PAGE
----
Phantom energy and vampire power may sound like forces in a sci-fi novel but they’re far from fictional. You may pay for them every month in your electricity bill.
These terms refer to a counter-intuitive concept: many electronic devices draw power even when they’re turned off. The vampire draw for each appliance with standby power can represent up to 15 percent of its total energy use. (If you’re a Central Maine Power customer with a smart meter, you can track your daily energy use—and see how much energy is drawn even while you sleep—using the online Energy Manager tool.
Using a Kill-a-Watt monitor, a science reporter found that most of her appliances used nearly as much power when turned off as they did when in use. You can borrow one of these monitors from your local library, courtesy of Efficiency Maine.
There are more phantom appliances in your home than you might think. By one estimate, the average house has 50 such devices—in the form of computers, printers, scanners, televisions, battery and tool chargers, music players, coffee makers, microwave ovens, toaster ovens, treadmills and even “smart” mattresses.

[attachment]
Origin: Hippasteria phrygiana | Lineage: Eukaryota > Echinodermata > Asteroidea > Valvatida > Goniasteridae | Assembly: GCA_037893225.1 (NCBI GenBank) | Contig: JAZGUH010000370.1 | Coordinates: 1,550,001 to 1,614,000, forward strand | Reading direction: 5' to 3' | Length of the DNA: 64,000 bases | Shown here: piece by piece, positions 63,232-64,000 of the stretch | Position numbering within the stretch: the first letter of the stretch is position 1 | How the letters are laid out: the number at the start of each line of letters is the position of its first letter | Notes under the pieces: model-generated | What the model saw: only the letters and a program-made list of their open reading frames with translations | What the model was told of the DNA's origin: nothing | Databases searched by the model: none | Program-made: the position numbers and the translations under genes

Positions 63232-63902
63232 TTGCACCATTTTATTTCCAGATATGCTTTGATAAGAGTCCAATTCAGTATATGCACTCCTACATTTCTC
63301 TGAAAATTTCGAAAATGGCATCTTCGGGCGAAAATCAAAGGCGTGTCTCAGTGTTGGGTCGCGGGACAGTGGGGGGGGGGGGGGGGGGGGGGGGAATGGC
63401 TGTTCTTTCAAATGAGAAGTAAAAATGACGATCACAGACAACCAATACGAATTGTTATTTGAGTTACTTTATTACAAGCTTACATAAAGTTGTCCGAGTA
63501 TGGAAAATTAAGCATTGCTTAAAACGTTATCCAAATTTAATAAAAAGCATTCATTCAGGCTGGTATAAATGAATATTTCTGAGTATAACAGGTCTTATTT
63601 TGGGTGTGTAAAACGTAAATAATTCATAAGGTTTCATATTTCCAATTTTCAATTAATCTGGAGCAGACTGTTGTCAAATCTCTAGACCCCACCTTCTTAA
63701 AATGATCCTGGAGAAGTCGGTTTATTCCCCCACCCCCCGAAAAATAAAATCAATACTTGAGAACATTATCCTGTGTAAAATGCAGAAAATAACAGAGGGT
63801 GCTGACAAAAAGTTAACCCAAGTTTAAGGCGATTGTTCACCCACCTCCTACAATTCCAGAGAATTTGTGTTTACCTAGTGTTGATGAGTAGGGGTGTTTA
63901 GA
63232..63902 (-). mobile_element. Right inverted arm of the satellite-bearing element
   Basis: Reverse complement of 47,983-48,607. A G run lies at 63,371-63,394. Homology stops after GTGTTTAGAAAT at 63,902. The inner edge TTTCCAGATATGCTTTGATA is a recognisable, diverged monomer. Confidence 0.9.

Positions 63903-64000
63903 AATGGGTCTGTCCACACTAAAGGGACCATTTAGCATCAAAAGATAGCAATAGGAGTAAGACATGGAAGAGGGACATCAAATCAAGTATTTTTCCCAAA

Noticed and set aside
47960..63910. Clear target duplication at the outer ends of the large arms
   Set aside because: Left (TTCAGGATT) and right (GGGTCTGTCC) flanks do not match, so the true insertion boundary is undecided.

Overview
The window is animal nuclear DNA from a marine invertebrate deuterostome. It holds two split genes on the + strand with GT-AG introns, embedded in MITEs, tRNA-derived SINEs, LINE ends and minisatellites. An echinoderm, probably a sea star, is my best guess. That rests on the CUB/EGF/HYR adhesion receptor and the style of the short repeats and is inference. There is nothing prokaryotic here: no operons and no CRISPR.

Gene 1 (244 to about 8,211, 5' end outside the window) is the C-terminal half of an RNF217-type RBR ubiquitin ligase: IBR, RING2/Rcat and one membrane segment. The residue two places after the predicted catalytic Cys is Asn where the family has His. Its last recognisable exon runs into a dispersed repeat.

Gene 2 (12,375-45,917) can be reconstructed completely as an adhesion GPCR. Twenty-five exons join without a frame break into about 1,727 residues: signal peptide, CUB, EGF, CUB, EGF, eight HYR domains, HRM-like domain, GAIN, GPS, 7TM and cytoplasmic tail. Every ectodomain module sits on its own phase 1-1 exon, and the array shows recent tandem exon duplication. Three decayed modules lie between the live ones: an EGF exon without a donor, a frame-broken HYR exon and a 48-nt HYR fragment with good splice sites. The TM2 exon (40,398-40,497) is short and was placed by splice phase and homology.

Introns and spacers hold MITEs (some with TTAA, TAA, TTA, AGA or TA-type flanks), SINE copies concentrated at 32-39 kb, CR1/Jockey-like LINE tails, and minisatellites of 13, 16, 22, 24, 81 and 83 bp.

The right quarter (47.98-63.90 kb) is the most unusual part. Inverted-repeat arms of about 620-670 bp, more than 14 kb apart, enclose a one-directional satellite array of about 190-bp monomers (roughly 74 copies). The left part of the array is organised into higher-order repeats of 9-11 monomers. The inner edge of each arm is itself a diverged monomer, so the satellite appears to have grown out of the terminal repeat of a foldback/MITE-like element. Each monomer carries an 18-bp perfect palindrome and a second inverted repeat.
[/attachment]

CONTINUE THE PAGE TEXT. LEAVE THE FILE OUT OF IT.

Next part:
According to the National Renewable Energy Laboratory (NREL), the combined phantom load costs the average household about $200 each year. Collectively, the vampire energy wasted by appliances could power 11 million homes!
Stopping vampire power use can be simple. Where appropriate, appliances and electronic devices can be plugged into power strips located where they can readily be turned off and on. You can choose between a traditional power strip or an “Advanced Power Strip” that is designed to automatically shut down in certain circumstances (such as when all devices plugged into it being turned off, or when no motion is sensed in the area). NREL has a helpful diagram outlining options for Advanced Power Strips here. If you use this approach, keep in mind that shutting off electricity to appliances and electronic devices may affect those that have a built-in clock or internet connection.